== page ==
At its monthly board meeting Wednesday, the agency approved paying another $28 million to a Canadian company to repair locomotives damaged when the rail yard where they were housed was flooded in late October.
NJ Transit's board also approved paying another $8.5 million to several engineering and consulting companies already engaged in post-Sandy projects.
The agency has estimated it suffered about $450 million in damages from the storm, about $100 million of which was sustained by rail cars and locomotives.
NJ Transit signed a five-year, $71 million deal in 2008 with Montreal-based Bombardier, the manufacturer of the locomotives. The additional $28 million approved Wednesday would span three years and cover the cost of parts, supplies and engineering support to repair nine of the dual power locomotives damaged by the storm.
Another 14 locomotives have been repaired and are back in service. Eleven others were on NJ Transit property when the storm hit, but ownership had not been transferred from Bombardier to NJ Transit yet. Repairing them is Bombardier's responsibility, an NJ Transit spokesman said.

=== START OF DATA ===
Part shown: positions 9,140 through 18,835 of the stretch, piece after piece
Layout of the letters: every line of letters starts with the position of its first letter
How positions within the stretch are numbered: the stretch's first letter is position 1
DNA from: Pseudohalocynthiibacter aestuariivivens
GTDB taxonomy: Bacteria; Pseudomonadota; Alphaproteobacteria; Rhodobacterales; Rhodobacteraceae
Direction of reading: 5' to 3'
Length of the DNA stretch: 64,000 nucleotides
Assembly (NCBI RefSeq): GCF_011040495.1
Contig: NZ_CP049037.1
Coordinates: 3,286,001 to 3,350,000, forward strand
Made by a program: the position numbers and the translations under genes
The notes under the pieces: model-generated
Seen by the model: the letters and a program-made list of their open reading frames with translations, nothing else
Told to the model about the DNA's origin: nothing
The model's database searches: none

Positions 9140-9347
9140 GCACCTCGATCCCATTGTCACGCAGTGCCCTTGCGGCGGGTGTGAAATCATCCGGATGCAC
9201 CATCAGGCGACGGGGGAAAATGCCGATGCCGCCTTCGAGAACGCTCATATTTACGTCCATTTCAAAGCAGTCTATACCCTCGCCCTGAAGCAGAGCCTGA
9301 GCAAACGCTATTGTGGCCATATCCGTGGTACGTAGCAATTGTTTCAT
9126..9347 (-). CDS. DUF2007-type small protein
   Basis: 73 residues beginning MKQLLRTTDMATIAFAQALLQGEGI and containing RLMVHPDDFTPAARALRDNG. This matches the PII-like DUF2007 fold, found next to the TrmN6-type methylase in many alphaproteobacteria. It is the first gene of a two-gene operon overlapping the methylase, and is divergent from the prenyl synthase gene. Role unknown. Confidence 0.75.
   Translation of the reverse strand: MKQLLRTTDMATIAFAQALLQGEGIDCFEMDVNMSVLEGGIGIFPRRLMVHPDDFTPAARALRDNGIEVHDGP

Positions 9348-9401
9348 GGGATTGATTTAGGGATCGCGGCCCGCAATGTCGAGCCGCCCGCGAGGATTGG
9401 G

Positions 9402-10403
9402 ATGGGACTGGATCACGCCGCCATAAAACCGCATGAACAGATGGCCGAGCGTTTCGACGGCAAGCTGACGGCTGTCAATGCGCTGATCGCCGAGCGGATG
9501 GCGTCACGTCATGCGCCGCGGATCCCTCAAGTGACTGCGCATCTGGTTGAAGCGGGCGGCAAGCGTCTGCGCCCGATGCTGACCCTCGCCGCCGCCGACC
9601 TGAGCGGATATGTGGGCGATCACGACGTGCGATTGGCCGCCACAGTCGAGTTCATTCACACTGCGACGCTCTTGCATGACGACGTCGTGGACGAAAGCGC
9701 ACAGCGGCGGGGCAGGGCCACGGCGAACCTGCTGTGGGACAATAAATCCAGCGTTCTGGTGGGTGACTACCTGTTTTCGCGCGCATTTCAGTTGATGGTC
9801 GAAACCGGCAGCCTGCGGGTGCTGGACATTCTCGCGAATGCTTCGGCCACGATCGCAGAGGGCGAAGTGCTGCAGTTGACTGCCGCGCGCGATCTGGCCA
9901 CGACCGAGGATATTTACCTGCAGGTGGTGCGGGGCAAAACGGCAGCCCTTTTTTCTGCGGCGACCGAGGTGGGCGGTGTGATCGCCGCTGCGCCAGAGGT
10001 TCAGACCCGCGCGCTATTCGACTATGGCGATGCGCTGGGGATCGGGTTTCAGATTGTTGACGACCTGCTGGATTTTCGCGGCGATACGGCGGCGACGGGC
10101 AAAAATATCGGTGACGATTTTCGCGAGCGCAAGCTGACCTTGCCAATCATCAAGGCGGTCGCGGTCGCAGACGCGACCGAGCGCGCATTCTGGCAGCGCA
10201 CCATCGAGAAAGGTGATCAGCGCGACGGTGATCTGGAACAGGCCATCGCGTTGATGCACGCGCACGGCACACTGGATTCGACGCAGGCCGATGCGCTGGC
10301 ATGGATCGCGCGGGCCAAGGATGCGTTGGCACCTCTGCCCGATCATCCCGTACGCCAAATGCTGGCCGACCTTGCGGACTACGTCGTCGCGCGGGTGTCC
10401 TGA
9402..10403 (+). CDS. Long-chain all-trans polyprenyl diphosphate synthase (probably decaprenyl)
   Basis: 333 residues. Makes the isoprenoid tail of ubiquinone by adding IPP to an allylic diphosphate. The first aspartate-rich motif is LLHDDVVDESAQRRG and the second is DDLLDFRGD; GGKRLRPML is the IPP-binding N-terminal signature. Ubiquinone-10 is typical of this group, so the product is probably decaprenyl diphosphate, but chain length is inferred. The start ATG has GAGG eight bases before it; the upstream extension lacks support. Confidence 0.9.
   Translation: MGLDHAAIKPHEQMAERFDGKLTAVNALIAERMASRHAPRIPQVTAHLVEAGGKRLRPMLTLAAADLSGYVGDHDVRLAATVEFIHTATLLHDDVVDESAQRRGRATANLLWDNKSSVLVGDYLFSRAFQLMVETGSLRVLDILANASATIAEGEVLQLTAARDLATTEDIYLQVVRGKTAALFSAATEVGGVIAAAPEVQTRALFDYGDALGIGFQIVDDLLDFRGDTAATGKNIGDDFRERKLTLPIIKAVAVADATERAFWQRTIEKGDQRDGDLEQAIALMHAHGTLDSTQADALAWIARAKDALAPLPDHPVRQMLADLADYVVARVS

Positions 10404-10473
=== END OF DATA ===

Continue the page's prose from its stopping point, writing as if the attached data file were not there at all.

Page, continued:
The agency says it expects insurance and federal funds to cover most of the recovery and repair costs.
Riders won't pay the freight, at least for now: At a state Senate budget hearing last week in Trenton, NJ Transit executive director James Weinstein said fares won't rise in the coming year. That marks the fourth straight year that fares have remained flat.